Q: What can I do to improve my kinesthetic sense so that I can better understand and manage what the car is doing? I have been trying to use visualization techniques and other things to get mentally prepared, I have been practicing “vision” both in terms of learning how to look down the track rather than always staring at braking points or apexes as well as “looking” around blind corners, but feel like (other than driving) I haven’t really been doing anything to improve my kinesthetic sense. What can and should I be doing?”

A: I recommend doing what I call Sensory Input Sessions.

First, take an entire track session (15, 20, 25, 30 minutes, or whatever length of time the session is), and focus 100% on taking in more visual information. If your brain acts like a computer (and it kinda does), then the better the quality of information going into your brain, the better the quality of the output (your driving). So, you still need to drive quickly, but the focus should be on soaking up more information with your vision. What do you see that you’d never noticed before? At the end of the session, you should be able to make note of at least 5 things you’d never noticed visually before.

Then, do an auditory session, where all you do is focus on soaking up more information with your hearing. Listen to the engine, transmission, brakes, tire noise, and the sound of the air rushing past the car. How does it relate to the track? Think of your brain as a sponge, and it’s soaking up more auditory information.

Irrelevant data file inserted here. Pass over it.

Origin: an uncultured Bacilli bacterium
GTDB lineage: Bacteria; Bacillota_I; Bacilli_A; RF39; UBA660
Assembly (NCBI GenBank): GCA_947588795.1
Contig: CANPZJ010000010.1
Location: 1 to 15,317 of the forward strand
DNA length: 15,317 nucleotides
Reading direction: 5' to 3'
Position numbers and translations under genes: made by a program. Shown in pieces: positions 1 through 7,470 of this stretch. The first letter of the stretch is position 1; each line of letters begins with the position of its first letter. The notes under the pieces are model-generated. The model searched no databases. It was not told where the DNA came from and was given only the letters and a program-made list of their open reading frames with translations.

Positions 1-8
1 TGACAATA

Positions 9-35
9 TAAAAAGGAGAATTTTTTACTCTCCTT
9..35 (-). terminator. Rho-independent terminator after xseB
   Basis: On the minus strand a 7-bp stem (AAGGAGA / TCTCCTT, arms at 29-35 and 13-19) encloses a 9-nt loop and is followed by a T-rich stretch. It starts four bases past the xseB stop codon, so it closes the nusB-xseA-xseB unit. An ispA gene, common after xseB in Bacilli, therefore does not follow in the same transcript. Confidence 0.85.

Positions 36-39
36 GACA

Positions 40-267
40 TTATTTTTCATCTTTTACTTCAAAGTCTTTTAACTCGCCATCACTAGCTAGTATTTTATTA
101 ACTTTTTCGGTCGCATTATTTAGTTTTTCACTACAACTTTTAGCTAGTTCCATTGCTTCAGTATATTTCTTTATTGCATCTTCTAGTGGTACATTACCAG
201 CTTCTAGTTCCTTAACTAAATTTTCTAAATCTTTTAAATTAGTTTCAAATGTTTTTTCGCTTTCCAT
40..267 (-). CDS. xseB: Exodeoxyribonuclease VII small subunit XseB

Then, do a kinesthetic session, where you focus on everything you can feel. What do you feel through the steering wheel? Do you feel the g-loads building up and then tapering off? What about the weight transfer? How about what you feel through the pedals? Through the seat? What about what you feel from the track – bumps, surface changes, varying grip levels, camber/elevation? The more you take in with your sense of feel and balance, the better.

Finally, do a “traction sensing session.” This time solely focus on which tires have the most traction at various parts of the track. How does that change based on weight transfer, track surface, amount of braking, steering and acceleration?

Being very deliberate with this practice, you will develop a better kinesthetic sense. But this is also not a one-time thing. Do this often, maybe even make it a regular practice session – even if it’s just one of the ones I just mentioned.

To be clear, you have to do this at speed, because if you slow down, things will feel, sound, and look different than at speed. But the focus must be on what you see, hear, and feel, and not the lap times. However, don’t be surprised if you actually go faster while doing one or more of these drills. Why? First, because you’re giving your brain better information to work with. And second, you stop trying hard to go fast, which we all know rarely leads to your best lap times.

Hopefully this helps. This has been one of the most important “tools” I use as a coach, as it always helps a driver improve their ability to sense the limits of the car.

Check out Sensing Your Car’s Limits: How to Drive Faster video on my YouTube channel for more info.